#AAPI TRAILBLAZER: Andi Meyer
There are many roads to a theater career. Andi Meyer prepared for her profession by way of several traditional routes: She studied theater as a teen in North Dakota and earned a bachelor of arts degree at UMKC Theatre. She was also a part of the award-winning radio show, Right Between the Ears, and in recent years she has appeared on most of Kansas City’s stages. Now a full-time member of the artistic staff of the Kansas City Repertory Theatre, she has additionally formed her own theater ensemble.
But long before any of that came about, Andi observed Native Hawaiian traditions in the state of her birth: experiences that were, in many ways, distinctly theatrical. “As a small child in Hawaii, I was surrounded by performance and cultural practice,” said Andi, who today is artistic associate at the Rep and founding artistic director of Tradewind Arts. “It’s really part of the Hawaiian culture: the hula, the chanting, the songs, the playing of instruments. … I really absorbed it there, and I remember being fascinated, as an elementary school student, by these performances.”
Part this fascination, she believes, is genetic. “I am both Native Hawaiian and Japanese Okinawan,” she said. “My family on the Japanese side came to the Hawaiian Territory in the 1880s.”
Andi identifies as AANHPI (Asian American, Native Hawaiian, and Pacific Islander): an acronym that many government agencies are adopting today as an alternative to AAPI (Asian American and Pacific Islander) toward clarifying the statistical differences in such areas as health outcomes and resource needs. “Native Hawaiians and Pacific Islanders have such different histories,” Andi said. “There is a wide gap between our cultures.”
Andi’s father was a professor of political science and sociology, her mother a nurse. She caught the theater bug early on, although growing up she does not remember knowing of a single Asian American playwright.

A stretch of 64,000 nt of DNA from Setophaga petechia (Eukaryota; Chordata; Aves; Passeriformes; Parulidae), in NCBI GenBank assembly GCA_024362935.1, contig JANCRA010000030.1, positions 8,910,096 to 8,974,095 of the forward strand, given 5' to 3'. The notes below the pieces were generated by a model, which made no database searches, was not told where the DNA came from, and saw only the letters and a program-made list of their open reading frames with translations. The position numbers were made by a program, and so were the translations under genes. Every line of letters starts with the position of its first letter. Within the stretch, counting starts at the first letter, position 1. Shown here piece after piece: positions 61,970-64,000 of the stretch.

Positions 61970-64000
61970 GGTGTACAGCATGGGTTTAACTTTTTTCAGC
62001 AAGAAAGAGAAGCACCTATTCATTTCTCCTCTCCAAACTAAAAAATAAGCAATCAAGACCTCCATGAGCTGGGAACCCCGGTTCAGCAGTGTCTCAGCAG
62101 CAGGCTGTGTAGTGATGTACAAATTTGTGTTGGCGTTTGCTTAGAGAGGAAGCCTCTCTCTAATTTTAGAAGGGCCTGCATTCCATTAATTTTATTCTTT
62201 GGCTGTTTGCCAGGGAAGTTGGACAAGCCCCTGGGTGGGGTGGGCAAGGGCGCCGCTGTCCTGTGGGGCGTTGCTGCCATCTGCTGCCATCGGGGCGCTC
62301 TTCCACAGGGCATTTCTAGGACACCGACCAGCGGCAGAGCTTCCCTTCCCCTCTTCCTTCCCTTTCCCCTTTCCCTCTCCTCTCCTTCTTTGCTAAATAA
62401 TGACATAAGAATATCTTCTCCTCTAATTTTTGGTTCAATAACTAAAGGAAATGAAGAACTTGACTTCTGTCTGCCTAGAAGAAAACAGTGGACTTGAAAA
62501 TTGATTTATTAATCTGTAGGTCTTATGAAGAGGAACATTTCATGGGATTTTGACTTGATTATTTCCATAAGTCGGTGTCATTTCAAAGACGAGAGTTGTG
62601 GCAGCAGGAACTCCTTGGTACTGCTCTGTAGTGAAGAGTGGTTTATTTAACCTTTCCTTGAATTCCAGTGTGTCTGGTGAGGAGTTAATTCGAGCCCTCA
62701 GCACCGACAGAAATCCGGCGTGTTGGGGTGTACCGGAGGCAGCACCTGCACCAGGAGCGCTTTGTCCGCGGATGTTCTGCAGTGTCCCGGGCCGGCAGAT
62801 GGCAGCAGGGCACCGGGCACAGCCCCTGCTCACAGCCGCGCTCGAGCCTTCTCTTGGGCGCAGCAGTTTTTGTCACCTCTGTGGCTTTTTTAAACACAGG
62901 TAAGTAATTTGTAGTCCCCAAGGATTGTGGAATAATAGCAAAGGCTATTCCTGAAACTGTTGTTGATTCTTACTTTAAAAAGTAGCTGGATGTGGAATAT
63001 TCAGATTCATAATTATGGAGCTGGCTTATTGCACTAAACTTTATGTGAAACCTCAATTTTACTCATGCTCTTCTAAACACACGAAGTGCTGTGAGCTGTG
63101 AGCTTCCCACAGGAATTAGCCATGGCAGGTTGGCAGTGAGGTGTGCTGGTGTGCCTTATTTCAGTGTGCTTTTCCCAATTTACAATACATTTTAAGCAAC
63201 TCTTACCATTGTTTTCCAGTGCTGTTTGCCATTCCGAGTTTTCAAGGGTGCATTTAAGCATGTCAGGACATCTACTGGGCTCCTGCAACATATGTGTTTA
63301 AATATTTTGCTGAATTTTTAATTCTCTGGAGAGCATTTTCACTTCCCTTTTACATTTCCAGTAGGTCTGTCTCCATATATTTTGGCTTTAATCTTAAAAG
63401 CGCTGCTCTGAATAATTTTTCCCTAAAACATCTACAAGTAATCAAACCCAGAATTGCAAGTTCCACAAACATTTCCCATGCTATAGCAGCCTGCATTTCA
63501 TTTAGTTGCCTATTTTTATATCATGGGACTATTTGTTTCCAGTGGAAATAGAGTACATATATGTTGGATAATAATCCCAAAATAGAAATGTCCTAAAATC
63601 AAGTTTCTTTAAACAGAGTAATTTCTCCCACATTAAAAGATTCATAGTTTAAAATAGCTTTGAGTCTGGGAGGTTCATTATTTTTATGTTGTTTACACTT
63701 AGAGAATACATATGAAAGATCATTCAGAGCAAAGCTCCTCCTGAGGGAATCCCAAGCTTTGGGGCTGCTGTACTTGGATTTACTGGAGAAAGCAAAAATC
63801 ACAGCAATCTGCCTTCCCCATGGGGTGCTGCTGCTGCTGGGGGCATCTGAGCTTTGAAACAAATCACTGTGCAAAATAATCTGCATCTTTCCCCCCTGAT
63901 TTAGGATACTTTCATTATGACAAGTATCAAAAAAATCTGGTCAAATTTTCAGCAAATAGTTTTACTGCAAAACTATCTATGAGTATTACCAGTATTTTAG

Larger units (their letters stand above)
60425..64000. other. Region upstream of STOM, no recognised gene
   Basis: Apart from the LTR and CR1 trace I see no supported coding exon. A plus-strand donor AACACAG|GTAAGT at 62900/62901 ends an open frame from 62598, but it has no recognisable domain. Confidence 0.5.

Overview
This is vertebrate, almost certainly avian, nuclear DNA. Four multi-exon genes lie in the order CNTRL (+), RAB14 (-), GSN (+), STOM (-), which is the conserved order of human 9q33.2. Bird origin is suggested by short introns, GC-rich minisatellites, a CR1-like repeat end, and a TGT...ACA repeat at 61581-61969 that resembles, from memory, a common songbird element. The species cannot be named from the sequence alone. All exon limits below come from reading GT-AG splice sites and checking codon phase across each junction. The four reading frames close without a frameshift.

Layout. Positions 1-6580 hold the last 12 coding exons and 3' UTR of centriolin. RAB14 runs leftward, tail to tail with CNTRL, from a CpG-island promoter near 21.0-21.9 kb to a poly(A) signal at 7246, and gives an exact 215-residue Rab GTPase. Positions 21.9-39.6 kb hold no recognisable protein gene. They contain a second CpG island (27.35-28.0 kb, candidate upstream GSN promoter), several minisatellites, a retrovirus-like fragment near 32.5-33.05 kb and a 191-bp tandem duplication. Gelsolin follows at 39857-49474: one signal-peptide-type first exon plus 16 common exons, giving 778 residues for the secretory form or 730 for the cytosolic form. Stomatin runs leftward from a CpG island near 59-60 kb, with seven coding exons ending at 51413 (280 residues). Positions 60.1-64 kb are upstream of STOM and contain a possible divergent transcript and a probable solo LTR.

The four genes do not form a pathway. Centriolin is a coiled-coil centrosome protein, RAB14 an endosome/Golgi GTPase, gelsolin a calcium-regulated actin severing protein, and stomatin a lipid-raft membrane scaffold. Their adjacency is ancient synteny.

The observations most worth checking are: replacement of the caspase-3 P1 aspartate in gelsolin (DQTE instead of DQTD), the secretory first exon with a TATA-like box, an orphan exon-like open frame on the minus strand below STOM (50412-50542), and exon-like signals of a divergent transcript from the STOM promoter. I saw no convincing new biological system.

While her full-time job today is with the Rep, in 2015 she formed Tradewind Arts, an organization dedicated to “illuminating, motivating, and amplifying the Native Hawaiian, Pasifika, and Asian American diasporic voice through diverse creative media, particularly in the theatrical arts,” according to the Tradewind website.
Andi hopes the group can pave roads for new works and perspectives from Native Hawaiian, Oceanic, and Asian American populations and theater artists. Next season, in fact, Tradewind Arts will partner with the Coterie Theatre on a National Endowment for the Arts-funded production of Justice at War. This new play by Mimi Jo Katano, Wendy Lement, and Jordan Winer is a reenactment of the 1944 Supreme Court case Mitsuye Endo 323 U.S. 283, which successfully challenged the legitimacy of the mass incarceration of Japanese Americans during World War II.
Andi believes in wisdom she heard from Kevin Willmott, the University of Kansas Professor of Film and Media Studies who is also a playwright and Oscar-winning screenwriter: “Don’t wait for anyone else to tell your story,” he said. “Tell it yourself.”
AAPI theater artists have long awaited their turn at the table, and now is the time. And it’s about allocation of resources: Why not offer the playwrighting grant to the person who lived the story first-hand? It’s hardly a novel idea, but it has been long time coming.
“Are we consciously trying to cultivate voices from the Asian America, Black, Latine, Native diasporas?” Andi asked. Rather than continuing to offer opportunities to what she calls “the global majority,” it’s time for the theater world to devote resources to “developing the stories and the voices and the talent within these actual populations.”
Change is not simple, but it is underway. “It’s a whole systemic shift that covers not only the artistic and technical and design staff,” Andi said, “but also the audience, the community, philanthropy, city development, all of those things.” Representation goes beyond just putting AAPI actors onstage: It applies to all areas of production.
“Don’t have designers who put Japanese trees in China, or Vietnamese music in a story about Tibetan people,” Andi said, citing examples of how representation can go wrong even in the details. “You will have a greater likelihood of cultural authenticity if you actually let people be engaged in telling their own stories.”
—By Paul Horsley
More at kcindependent.com.
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